The Battle of Sekes Tash was a minor battle when Chinese Muslim troops under general Ma Zhancang attacked and inflicted a defeat upon Uighur and Kirghiz armies at Sekes Tesh. About 200 Uighur and Kirghiz were killed.[6]

Battle of Kashgar (1933)[edit]

In the Battle of Kashgar, Uighur and Kirghiz forces, led by the Bughra brothers and Tawfiq Bay, attempted to take the New City of Kashgar from Chinese Muslim troops under General Ma Zhancang. They were defeated.

Tawfiq Bey, a Syrian Arab traveler, who held the title Sayyid (descendent of prophet Muhammed) and arrived at Kashgar on August 26, 1933, was shot in the stomach by the Chinese Muslim troops in September. Previously Ma Zhancang arranged to have the Uighur leader Timur Beg killed and beheaded on August 9, 1933, displaying his head outside of Id Kah Mosque.

Han Chinese troops commanded by Brigadier Yang were absorbed into Ma Zhancang's army. A number of Han Chinese officers were spotted wearing the green uniforms of Ma Zhancang's unit of the 36th division, presumably they had converted to Islam.[7]

During the battle the Kirghiz prevented the Uyghur from looting the city, because they wanted to loot it themselves. They started murdering any Chinese and Chinese Muslims they could get their hands on, as well as any Turkic people who were wives or mistresses of Chinese. They then looted their property.[8]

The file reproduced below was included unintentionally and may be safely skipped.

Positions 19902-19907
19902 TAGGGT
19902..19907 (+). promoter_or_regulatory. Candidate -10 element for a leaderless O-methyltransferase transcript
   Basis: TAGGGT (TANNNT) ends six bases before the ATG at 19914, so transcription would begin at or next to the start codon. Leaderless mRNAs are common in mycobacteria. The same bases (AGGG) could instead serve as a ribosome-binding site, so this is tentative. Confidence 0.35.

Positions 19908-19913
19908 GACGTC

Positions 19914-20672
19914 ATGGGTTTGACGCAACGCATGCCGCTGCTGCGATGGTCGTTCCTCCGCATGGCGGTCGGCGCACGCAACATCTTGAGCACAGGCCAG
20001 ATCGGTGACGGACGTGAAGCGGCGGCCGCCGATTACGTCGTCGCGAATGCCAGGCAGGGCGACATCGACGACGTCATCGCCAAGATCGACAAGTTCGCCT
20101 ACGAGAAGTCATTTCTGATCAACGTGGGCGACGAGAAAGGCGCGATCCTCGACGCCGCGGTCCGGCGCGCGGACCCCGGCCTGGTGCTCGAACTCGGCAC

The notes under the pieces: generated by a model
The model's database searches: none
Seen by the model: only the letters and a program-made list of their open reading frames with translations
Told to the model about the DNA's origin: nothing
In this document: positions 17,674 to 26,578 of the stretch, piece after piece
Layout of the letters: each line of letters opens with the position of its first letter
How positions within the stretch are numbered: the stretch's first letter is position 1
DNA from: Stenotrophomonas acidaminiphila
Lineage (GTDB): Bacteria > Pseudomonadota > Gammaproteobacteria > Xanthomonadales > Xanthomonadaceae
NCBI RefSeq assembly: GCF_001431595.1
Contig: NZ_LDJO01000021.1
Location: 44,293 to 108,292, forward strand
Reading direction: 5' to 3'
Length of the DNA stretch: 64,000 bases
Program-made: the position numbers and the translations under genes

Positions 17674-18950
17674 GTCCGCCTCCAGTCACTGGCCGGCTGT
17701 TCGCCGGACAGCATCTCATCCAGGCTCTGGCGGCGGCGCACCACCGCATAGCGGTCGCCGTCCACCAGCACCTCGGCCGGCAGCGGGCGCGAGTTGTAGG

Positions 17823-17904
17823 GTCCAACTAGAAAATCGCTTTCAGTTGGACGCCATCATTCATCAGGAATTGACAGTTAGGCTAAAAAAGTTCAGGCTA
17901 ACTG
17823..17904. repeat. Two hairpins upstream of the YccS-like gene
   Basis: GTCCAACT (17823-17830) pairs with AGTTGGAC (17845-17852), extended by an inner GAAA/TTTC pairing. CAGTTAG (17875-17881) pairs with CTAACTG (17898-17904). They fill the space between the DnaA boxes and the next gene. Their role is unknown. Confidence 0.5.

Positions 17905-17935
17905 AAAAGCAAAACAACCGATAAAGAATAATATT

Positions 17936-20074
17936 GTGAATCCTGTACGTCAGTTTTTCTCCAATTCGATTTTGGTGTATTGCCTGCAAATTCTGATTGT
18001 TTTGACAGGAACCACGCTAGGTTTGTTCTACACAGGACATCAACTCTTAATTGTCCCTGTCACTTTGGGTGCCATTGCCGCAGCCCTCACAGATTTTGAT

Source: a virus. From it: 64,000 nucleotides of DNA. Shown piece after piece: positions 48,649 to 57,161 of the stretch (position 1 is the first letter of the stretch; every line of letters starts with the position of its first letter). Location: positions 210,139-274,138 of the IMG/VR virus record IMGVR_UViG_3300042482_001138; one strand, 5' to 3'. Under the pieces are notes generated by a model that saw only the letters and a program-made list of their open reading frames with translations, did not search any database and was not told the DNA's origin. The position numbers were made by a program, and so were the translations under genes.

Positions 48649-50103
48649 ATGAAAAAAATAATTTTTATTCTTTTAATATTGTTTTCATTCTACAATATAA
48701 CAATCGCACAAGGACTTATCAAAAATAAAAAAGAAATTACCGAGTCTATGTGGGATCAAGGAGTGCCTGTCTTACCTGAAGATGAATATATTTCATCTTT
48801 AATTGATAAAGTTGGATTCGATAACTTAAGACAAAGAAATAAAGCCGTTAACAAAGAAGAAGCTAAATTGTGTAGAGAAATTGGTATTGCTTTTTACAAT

Further uprisings[edit]

In Charchan, Uighurs revolted against Chinese Muslim forces, the emirs of Khotan sent 100 troops to defend Charchan from Kara Shahr Chinese Muslims who controlled Charkhlik. By 11 April, Guma, Karghalik, Posgam, and the Old City in Yarkand fell to Uyghur rebels.[9]

Battle of Toksun[edit]

The Battle of Toksun occurred in July 1933 after Khoja Niyas Hajji, a Uighur leader, defected with his forces to Governor Sheng Shicai. He was appointed by Sheng Shicai through Agreement ( signed in 10 articles on June 4, 1933, in Jimsar between Sheng Shicai and Khoja Niyas under mediation of Soviet Consul in Urumchi, both sides agreed to turn their forces against General Ma Chung-yin and his Tungans) to be in charge for the whole Southern Xinjiang (Tarim Basin) and also Turpan Basin and Kumul and being satisfied with this agreement he marched away from Ürümqi to the South across Dawan Ch'eng of Tengritagh Mountains. Here he occupied Toksun in Turpan Basin, but was badly defeated by the Chinese Muslim forces of General Ma Shih-min, who forced him to retreat to Karashar in Eastern Kashgaria, where he held his headquarters during July, August and September 1933, defending mountain passes and roads, that led from Turpan Basin to Kashgaria, in the fruitless attempt to stop advancement of Tungan Armies to the South.[10]

Battle of Kashgar (1934)[edit]